DES MOINES, Iowa — Activist organizations spent $833,000 in Iowa last year trying to influence voters to decide whether to keep an Iowa Supreme Court judge who supported same-sex marriage, according to a new report that analyzed spending by special-interest groups and political parties.
The nonpartisan Brennan Center for Justice, the National Institute on Money in State Politics and Justice at Stake released the report Thursday.
In it, they concluded outside influence has turned judicial elections into a special-interest battleground and contributes to the perception that justice is for sale, The Des Moines Register reported.
The researchers tracked spending on advertisements targeted at judicial votes in Iowa and elsewhere.
For example, one TV ad said Iowa Supreme Court Justice David Wiggins had imposed gay marriage on Iowa residents and legislated from the bench. That “vote no” spot aired 145 times last year for a cost of $86,000, according to the report, called “The New Politics of Judicial Elections 2011-12: How New Waves of Special Interest Spending Raised the Stakes for Fair Courts.”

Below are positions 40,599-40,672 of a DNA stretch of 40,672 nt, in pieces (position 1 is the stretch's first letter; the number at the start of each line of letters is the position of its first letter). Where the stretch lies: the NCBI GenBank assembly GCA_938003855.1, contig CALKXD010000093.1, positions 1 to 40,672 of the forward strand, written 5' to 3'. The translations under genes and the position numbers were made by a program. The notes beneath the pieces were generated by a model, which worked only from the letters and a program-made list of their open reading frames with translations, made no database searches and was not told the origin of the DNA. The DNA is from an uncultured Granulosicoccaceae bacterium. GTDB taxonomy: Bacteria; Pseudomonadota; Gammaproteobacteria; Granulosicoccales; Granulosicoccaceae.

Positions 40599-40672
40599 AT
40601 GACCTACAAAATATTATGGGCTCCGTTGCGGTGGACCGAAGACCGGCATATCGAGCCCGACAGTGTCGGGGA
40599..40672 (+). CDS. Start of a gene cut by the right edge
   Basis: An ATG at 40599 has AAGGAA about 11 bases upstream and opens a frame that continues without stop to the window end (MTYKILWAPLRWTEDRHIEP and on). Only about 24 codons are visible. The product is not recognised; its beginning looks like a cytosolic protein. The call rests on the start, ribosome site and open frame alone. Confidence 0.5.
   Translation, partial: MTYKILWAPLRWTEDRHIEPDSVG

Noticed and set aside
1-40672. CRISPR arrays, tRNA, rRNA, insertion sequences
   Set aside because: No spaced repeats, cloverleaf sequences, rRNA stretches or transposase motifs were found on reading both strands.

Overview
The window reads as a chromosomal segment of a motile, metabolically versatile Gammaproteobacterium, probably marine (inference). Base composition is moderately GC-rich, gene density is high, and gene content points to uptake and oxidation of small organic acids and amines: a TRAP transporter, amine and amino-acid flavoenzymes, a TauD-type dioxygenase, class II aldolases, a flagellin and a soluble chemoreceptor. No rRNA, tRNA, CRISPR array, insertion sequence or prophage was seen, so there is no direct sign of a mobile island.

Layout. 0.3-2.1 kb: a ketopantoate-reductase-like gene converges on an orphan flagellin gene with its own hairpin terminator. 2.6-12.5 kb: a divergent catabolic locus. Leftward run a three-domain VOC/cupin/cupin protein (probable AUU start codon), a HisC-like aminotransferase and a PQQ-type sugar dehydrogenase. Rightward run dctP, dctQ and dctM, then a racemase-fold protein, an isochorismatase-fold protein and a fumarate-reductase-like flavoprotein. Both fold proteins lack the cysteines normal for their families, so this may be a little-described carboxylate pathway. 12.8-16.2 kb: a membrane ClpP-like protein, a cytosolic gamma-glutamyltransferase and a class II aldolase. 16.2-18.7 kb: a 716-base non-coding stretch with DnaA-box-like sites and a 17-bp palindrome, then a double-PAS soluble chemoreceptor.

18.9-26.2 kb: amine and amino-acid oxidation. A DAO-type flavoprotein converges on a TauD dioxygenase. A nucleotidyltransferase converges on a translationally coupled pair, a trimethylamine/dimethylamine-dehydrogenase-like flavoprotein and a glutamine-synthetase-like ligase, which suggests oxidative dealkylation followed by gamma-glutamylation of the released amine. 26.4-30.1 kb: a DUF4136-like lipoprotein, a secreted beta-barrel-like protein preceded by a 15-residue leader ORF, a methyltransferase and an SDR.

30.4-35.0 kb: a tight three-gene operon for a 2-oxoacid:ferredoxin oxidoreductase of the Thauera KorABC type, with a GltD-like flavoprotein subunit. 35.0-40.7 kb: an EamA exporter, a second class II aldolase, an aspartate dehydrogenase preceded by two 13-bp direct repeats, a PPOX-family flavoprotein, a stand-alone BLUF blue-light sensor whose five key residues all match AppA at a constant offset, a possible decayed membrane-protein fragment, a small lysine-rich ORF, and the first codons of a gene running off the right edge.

Voters opted to keep Wiggins, among the Iowa Supreme Court justices who unanimously ruled in 2009 that the Iowa Constitution makes it unlawful to block same-sex couples from marrying.
Three other justices were up for retention votes in 2010, and all three were ousted. About $1.4 million was spent on influencing voters that year, the report says.
Wiggins, like the three Iowa justices ousted in 2010, refused to raise campaign funds.
The $866,000 figure is one example of how special interest spending in judicial elections “has turned into an arms race,” said Alicia Bannon, counsel at the Brennan Center for Justice and lead author of the report. “The American people need to know that judges are deciding cases based on the law, not on who spent the most money to support their campaign.”
Anti-retention groups spent $466,000 on the 2012 election, including $318,000 by Iowans For Freedom and $148,000 by the National Organization for Marriage. Both groups ran television ads, the report said.
Nationally, special interest groups and political parties spent an unprecedented $24.1 million on television ads and other election materials in state court races in 2011-12, making it the costliest election cycle for TV spending in judicial election history, the report’s authors said.
Many of the races “seemed alarmingly indistinguishable from ordinary political campaigns,” featuring pitches from super PACs and mudslinging attack ads, the report said.
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